More than three in four Americans oppose allowing religiously affiliated agencies receiving taxpayer funding to refuse to accept qualified gay (77%) or lesbian (77%) couples as foster parents. Just one in five Americans favor allowing these refusals on religious grounds. When it comes to adoptions, nearly eight in ten Americans oppose allowing religiously affiliated agencies receiving taxpayer funding to refuse qualified gay (78%) or lesbian (77%) couples.
The PRRI survey shows that Americans overwhelmingly oppose (84%) allowing professionals—including doctors, lawyers, teachers, and social workers—to refuse to provide services to particular groups of people if doing so violates their religious beliefs. More than eight in ten members of all religious groups—except white evangelical Protestants (68%)—oppose these religiously based service refusals.
Nearly four in ten Republicans (38%), compared to 25% of independents and 8% of Democrats, favor religiously based refusals to provide reproductive health services for transgender people. Minorities of major religious groups favor religiously based refusals to provide reproductive health services to transgender people, though white evangelical Protestants, at 40% in support, are the most likely to agree with such refusals.
More than six in ten Americans (62%) believe that privately owned corporations should be required to cover contraception in their employees’ insurance plans, even if it violates a company owner’s religious beliefs, while 36% say they should not. Republicans (43%) are less likely than independents (61%) and Democrats (80%) to support requiring privately owned corporations to cover employees’ contraception.
When it comes to perceptions of discrimination, majorities of Republicans (52%) and white evangelical Protestants (51%) say there is a lot of discrimination against white people; similar proportions say there is a lot of discrimination against Christians (53% and 59%, respectively). This perception of discrimination against Christians and white people is growing stronger—the percentage of Republicans who think there is a lot of discrimination against white people has increased, from 36% in 2015 to 52% in 2021. By comparison, the percentage of Republicans who think there is a lot of discrimination against Black people has held steady, at 46% in 2015 and 45% in 2021.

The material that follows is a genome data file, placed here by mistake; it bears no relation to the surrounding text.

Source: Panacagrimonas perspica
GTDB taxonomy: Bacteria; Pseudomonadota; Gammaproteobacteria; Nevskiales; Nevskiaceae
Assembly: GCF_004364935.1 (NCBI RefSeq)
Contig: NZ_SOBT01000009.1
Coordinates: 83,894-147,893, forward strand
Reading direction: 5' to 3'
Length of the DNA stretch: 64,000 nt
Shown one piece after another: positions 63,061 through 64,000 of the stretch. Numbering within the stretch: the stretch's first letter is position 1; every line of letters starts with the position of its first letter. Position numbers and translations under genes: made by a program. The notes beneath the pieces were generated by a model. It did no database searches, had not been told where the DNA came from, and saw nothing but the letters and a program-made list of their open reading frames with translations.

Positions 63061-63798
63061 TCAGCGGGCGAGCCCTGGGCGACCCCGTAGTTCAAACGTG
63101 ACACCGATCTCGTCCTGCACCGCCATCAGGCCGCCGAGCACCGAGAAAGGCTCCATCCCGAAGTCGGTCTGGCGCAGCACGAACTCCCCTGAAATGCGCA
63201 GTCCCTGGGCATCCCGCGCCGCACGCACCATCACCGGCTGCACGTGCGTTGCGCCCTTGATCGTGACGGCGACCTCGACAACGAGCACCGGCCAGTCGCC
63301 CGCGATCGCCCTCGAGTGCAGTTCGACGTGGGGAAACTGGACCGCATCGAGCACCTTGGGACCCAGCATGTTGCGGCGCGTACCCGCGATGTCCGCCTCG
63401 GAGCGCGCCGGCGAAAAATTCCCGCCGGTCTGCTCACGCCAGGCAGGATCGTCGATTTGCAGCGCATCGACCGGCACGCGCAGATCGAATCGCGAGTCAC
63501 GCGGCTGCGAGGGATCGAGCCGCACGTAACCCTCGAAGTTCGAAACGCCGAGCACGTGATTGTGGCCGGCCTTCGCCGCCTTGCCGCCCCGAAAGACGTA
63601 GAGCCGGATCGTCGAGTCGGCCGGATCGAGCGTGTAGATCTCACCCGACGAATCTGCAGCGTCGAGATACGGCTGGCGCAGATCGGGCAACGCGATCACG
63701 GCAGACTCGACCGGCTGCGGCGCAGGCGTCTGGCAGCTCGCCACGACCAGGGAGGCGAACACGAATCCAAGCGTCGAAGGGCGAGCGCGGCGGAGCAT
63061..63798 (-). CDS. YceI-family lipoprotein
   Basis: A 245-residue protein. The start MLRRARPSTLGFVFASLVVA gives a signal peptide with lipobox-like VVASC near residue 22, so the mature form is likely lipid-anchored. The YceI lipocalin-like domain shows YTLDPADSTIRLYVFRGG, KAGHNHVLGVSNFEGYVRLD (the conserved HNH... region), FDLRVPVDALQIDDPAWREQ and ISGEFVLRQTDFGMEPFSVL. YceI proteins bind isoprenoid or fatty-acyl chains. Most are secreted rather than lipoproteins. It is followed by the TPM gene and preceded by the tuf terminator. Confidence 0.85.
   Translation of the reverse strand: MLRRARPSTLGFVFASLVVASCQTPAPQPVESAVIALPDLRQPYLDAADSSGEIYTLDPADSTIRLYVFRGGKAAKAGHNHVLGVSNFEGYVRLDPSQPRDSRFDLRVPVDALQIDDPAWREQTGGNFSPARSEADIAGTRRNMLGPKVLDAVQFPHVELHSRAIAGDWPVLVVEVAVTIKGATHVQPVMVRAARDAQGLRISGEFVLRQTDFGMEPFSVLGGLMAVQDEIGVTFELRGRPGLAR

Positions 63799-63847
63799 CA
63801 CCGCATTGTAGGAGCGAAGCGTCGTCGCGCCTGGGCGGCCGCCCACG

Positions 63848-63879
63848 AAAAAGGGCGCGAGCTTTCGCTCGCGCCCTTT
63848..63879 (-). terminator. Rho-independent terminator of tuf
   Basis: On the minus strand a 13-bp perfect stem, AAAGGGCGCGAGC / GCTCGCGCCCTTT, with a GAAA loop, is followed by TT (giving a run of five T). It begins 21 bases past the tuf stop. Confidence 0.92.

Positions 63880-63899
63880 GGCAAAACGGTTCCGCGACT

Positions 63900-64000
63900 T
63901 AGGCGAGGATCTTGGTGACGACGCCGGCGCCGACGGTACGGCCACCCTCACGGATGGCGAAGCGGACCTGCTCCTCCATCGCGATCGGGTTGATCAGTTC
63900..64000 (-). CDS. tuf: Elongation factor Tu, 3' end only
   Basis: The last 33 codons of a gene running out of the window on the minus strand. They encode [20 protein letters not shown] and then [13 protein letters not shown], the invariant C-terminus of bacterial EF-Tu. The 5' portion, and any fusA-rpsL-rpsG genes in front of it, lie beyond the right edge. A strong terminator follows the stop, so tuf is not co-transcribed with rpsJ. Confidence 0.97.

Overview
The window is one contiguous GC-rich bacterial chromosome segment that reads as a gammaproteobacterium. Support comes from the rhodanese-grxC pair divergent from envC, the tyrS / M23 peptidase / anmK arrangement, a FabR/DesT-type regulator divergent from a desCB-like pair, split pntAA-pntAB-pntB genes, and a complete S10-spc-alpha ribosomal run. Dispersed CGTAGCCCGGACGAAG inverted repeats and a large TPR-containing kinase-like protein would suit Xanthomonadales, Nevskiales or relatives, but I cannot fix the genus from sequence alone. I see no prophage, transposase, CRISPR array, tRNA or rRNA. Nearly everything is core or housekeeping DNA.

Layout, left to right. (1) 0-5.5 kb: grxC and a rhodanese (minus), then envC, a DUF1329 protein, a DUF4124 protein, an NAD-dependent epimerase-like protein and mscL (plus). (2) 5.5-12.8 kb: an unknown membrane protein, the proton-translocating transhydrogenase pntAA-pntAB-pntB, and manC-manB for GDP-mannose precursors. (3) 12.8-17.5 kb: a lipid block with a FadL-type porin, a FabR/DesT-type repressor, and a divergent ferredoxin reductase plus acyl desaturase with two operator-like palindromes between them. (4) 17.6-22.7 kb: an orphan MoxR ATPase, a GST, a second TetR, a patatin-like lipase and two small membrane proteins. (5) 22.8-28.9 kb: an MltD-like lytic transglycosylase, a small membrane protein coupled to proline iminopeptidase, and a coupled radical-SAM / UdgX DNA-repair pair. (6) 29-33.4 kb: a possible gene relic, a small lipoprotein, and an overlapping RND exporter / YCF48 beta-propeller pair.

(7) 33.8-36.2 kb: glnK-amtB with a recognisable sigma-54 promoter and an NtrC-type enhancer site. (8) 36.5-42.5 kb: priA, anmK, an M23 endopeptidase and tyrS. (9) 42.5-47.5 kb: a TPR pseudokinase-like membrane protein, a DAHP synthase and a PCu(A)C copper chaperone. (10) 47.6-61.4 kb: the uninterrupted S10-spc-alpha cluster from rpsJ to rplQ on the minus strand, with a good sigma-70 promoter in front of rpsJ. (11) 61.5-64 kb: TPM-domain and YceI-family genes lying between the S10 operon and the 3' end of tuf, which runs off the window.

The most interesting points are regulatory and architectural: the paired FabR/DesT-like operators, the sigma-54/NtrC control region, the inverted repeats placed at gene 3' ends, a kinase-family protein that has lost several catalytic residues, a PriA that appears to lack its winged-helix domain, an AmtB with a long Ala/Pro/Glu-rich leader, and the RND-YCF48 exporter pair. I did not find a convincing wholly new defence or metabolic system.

The full report, “Is Religious Liberty a Shield or a Sword? How Americans Think About Religious Freedom in the Context of LGBTQ and Reproductive Rights,” is available on PRRI’s website.
The survey was designed and conducted by PRRI among a random sample of adults (ages 18 and up) living in the United States and who are part of Ipsos’s Knowledge Panel. The survey included a national sample (N=1,019) representing all 50 states. Interviews were conducted online between January 15 and 18, 2021. The survey was made possible by a generous grant from The Gill Foundation. The margin of error for the national survey is +/- 3.2 percentage points at the 95% level of confidence, which includes the design effect for the survey of 1.1.
PRRI is a 501(c)(3) nonprofit, nonpartisan organization dedicated to conducting independent research at the intersection of religion, culture, and public policy.